When federal officials evaluate the idea of upgrading the New Haven-to-Springfield, Conn., rail line to accommodate high-speed trains, they'll have two core questions: Is the project worthwhile, and can it deliver results quickly? At a weekend conference about the future of America's rail systems, several experts said the New Haven-to-Springfield plan-along with dozens of others throughout the country-will have to meet two essential standards to stand a chance of getting federal funding, The Hartford Courant reports.
Proponents must show how
it will significantly improve transportation, but also demonstrate that it will
actually work soon. Connecticut is among 34 states trying to get a piece of
the $8 billion in high-speed rail funding that President Barack Obama’s
administration plans to award this winter. Federal transportation officials are
reviewing thousands of pages of applications before selecting winners, and
won’t discuss the chances for any specific project or region. But since Obama
announced the initiative in April, talk has become steadily more open about a
political reality: His administration needs some quick successes from whichever
ones are chosen.
"This first round
[of funding] is important. We cannot fail in any way, shape or form, or there’s
no future for this program," Karen Rae, a senior federal railway
administrator, said at the annual Rail-Volution conference in Boston. "How
well we spend that $8 billion will determine the future funding for high-speed
Connecticut has applied
for about $80 million to double-track a section of the 60-mile route from
Springfield to New Haven, a tiny start to a project that would eventually
require the state, Massachusetts, Amtrak and the federal government to jointly
come up with $1 billion or more to electrify the line, install modern signals,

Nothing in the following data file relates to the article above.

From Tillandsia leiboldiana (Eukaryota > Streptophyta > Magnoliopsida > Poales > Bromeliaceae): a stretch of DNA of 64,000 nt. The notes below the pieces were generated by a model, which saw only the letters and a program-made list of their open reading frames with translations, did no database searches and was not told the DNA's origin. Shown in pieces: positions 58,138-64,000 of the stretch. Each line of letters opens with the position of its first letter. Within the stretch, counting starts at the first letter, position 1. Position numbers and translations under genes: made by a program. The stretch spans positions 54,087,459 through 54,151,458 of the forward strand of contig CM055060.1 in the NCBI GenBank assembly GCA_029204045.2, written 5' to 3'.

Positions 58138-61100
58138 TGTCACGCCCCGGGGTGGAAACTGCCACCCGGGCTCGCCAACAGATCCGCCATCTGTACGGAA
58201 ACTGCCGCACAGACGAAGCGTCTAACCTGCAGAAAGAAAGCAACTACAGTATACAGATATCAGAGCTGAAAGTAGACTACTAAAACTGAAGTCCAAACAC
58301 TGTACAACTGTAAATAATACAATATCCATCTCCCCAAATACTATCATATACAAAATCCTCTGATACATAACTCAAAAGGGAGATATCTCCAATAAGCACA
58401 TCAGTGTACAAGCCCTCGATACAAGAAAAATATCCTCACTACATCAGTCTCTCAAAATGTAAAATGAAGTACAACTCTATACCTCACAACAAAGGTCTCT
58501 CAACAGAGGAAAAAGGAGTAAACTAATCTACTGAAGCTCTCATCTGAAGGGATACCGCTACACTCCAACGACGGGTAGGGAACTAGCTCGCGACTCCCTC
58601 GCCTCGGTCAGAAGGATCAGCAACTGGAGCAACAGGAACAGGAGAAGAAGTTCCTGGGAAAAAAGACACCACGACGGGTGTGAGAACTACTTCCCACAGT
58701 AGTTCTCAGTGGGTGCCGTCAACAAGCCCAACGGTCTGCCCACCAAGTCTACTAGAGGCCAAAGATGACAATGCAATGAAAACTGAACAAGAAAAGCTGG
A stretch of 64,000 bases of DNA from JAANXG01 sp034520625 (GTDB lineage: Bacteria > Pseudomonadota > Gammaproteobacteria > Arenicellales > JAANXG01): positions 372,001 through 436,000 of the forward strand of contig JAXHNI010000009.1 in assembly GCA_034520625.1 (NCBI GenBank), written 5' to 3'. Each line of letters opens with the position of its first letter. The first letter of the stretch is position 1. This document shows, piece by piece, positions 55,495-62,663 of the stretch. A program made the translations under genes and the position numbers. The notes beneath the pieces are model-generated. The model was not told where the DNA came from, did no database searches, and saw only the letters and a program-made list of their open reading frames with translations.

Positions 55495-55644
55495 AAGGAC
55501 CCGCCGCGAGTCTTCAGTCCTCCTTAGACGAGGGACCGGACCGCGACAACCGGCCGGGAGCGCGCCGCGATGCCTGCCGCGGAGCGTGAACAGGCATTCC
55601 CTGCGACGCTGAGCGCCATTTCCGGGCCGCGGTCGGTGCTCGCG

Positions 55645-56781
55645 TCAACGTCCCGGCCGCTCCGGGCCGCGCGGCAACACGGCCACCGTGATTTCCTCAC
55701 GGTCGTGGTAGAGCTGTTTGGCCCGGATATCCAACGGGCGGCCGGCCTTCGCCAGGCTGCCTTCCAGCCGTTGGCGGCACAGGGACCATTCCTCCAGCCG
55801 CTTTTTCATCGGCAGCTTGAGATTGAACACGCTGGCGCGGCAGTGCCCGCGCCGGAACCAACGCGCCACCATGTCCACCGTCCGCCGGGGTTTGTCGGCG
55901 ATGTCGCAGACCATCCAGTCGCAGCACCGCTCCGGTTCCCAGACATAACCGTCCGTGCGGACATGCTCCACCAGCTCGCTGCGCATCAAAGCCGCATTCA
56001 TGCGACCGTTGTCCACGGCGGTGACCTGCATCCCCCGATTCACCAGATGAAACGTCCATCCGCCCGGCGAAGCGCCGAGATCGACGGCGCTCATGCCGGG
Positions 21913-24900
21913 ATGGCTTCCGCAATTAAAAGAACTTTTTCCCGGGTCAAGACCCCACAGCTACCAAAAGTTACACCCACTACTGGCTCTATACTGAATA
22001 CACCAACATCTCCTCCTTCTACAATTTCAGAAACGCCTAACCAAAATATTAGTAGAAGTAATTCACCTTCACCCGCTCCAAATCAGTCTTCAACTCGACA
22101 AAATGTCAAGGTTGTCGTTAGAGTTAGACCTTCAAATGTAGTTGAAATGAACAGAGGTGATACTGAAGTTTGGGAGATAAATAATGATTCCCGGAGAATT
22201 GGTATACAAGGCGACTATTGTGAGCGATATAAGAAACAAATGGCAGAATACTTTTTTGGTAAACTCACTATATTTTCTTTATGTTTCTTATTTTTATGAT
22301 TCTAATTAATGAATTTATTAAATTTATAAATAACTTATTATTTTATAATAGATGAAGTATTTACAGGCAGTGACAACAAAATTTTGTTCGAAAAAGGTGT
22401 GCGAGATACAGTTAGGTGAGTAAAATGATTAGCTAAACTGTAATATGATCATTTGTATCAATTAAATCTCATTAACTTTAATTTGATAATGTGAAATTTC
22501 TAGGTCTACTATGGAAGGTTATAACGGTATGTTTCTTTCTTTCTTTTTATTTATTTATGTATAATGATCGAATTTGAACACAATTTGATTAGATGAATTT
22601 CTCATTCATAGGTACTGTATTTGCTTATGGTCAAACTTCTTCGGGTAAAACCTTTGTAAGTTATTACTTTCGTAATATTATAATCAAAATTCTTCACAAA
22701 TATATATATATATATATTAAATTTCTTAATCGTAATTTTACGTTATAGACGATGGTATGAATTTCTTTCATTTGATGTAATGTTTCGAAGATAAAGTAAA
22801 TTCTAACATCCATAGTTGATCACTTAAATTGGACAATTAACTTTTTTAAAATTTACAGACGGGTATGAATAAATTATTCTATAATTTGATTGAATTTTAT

redesign grade crossings, rebuild bridges and double-track the entire
With dozens of states putting
forward even more elaborate and costly projects, the competition is stiff – and
nobody expects the initial $8 billion to go very far. But states are trying to
get even a small piece of that funding, hoping that the Federal Railroad
Administration will give them priority when it doles out later rounds of cash.
U.S. Rep. James Oberstar
of Minnesota, chairman of the House Transportation Committee, is pushing for
legislation next year that would overhaul the national transportation funding
system, largely pulling back from new highway construction while pumping hundreds
of billions into better maintenance of existing highways along with new public
transit projects. Included would be $50 billion for high-speed rail systems.
When Oberstar was in
Connecticut earlier this year, he recommended an aggressive plan to revitalize
the region’s economy by linking Montreal, Boston, Hartford, Albany and
Manhattan through a network of high-speed rail routes. But while a coalition
of Midwest states has put together that type of plan centered on Chicago, the
governors and transportation chiefs of the New England states haven’t.
New Hampshire, a part of
the Boston-to-Montreal route, recently announced that it wouldn’t pursue
high-speed rail funding because of a dispute with Pan Am Railways, which owns a
key stretch of track.
transportation advocates privately acknowledge frustration that Massachusetts
isn’t working harder to develop a Springfield-to- Boston segment. Without that,
New Haven-to-Springfield is little more than a branch of Amtrak’s Acela
service. Combine it with a high-speed Springfield-to-Boston link, though, and
it becomes a valuable, high-use connector for New York to Boston service.
Even with delays and
setbacks, though, projects like New Haven-to-Springfield will have a chance at
eventually getting built if Oberstar’s legislation passes, rail proponents
said. One prominent rail advocate who asked not to be named said that
Oberstar’s funding plan is ultimately far more important than how the $8
billion in seed money is split up.
is truly transformational," he said. "But if it doesn’t get through,
this whole conference has just been people talking. Nothing more."